These late summer weeks have been prime time for big, splashy media launches. In sports, Fox Sports 1 debuted to great fanfare as the first real competition to ESPN in the sports cable arena, while on the news side, Al Jazeera began its bid for the US market in earnest, against the established behemoths of CNN, Fox, and to a lesser degree, MSNBC. Meanwhile, the much-hyped launch of Fusion, the hispanic- and millennial-targeted ABC-Univision venture, is still forthcoming.
Comparatively unheralded was the launch this past weekend of a new edition of the very much established, and venerated, PBS NewsHour. NewsHour Weekend, hosted out of New York by Hari Sreenivasan, is one half of a the most significant set of on-air changes to the program since Jim Lehrer eased himself out of nightly anchoring two years ago (the other half is the introduction of Judy Woodruff and Gwen Ifill to permanent co-anchor status on the weekday edition). The weekend edition represents the first expansion of the NewsHour into the weekend, and with it, a scheduled news presence for PBS seven days a week. The NewsHour has been buffeted by funding and ratings troubles over the years, and has been pressured to modernize what some see as an outdated program. The weekend expansion represents a prime opportunity to make some adjustments and win back viewership
The new edition could not have picked a better weekend to try to demonstrate its ability to swim in the swift, unforgiving currents of the news cycle. With continued rumblings of military action on Syria, NewsHour Weekend led off with the tense situation on both nights. The Saturday lead, which included both a short summary of the Syria developments from Sreenivasan and a four-minute report from inside a refugee camp for Syrians in Jordan, was much stronger than the Sunday lead.
Sunday, the program opened with a phone conversation with Charlie Rose, who had earlier completed an interview with Syrian president Bashar Al-Assad. While it would have been foolish for PBS to not play up its own semi-exclusive interview—Rose’s other employer, CBS, also got access to the interview—the quality of the line was often scratchy.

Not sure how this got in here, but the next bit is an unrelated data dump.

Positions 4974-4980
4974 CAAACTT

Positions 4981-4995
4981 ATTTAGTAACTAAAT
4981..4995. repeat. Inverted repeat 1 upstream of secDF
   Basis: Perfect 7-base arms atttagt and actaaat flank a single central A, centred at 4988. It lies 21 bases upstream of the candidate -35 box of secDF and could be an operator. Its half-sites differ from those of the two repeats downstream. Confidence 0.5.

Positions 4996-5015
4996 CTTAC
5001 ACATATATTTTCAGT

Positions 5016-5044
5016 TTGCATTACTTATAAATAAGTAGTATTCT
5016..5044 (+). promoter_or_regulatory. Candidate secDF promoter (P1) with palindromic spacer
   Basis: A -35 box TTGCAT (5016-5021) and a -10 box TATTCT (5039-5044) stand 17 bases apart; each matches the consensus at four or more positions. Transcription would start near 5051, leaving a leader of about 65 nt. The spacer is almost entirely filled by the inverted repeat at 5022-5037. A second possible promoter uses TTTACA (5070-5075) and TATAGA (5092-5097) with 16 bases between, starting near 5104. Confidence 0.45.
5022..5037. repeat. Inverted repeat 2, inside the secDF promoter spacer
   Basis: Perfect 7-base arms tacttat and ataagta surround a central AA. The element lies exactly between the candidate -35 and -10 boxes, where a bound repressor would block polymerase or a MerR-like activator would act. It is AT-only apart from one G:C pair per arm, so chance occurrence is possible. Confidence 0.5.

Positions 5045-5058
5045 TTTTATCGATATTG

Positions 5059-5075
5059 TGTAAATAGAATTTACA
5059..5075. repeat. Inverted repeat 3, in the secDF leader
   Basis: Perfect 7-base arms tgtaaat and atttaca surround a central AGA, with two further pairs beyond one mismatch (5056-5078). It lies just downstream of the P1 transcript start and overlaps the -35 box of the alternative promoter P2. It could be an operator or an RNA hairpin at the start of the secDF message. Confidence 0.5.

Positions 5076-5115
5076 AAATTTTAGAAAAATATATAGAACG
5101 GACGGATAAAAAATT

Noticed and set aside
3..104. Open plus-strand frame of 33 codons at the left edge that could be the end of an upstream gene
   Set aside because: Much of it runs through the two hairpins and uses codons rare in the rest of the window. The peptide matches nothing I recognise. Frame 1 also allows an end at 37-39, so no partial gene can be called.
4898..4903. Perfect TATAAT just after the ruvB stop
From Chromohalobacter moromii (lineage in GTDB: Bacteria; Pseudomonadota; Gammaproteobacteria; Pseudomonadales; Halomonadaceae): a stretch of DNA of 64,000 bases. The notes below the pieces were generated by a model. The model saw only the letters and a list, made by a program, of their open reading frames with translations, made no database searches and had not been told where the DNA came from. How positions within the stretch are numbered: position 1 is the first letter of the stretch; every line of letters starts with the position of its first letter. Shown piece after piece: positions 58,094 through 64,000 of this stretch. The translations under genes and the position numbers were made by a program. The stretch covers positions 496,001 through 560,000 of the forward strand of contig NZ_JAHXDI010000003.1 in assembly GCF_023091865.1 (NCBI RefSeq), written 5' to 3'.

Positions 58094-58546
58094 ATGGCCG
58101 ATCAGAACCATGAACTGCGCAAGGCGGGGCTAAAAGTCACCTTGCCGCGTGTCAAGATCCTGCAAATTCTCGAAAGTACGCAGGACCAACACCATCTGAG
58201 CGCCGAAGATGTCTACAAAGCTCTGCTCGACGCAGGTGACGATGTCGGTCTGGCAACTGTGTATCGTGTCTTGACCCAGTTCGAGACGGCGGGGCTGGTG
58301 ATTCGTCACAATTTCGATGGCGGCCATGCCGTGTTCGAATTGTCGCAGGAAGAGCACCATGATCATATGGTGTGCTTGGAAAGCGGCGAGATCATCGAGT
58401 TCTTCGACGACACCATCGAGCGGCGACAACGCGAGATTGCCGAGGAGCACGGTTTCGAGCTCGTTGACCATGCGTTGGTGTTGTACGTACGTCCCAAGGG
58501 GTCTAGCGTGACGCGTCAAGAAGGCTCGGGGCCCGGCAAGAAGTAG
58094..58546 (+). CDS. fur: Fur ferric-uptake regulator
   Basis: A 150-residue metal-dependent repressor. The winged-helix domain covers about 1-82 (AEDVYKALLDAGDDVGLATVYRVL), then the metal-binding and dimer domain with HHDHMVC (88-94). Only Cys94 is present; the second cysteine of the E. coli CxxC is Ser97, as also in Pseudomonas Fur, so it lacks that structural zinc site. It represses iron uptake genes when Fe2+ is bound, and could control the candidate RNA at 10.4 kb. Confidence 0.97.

The report from the refugee camp on Saturday was followed by an interview with foreign chief correspondent Margaret Warner, who was reporting on Syria from Egypt, and the interview cleverly squeezed in a brief discussion of how the situation in Egypt itself was being overshadowed by the current developments. After a short, two-minute news summary, consisting of items (Australian Elections, IBM retiree health insurance cuts, etc.) that clearly would have gotten a deeper treatment on the weekday edition, the “signature segment,” the longform report of the night, ran.
The “signature” reports on both nights were strong pieces of original reporting. Saturday’s piece, by Martin Fletcher, focused on the discovery of offshore natural gas reserves off the coast of Israel, and it managed to explain the changed regional and domestic dynamics well. On Sunday, arts correspondent Jeffrey Brown profiled composer Stephen Sondheim in a segment that took up a similar six- to seven-minute block.
However, what clearly was the best segment of NewsHour Weekend was followed by the weakest, “The Connection.” At 23 minutes past the hour, it was the final real segment of the newscast before an abbreviated recap, and on both nights it had the feel of an incomplete thought, or a brainstormed story pitch the producers were too lazy to properly report out. The Saturday segment, a brief overview of medical Marijuana regulation (which featured the usual terrible wordplay) was not nearly as flagrant in this regard as the Sunday piece on homelessness, which meandered from anecdote to anecdote, and concluded by musing, over B-roll of homeless people sleeping on benches, “That got us thinking about the all the others still out on the streets. What are their stories? How do they get home?” Maybe they should have gone out and asked some of them.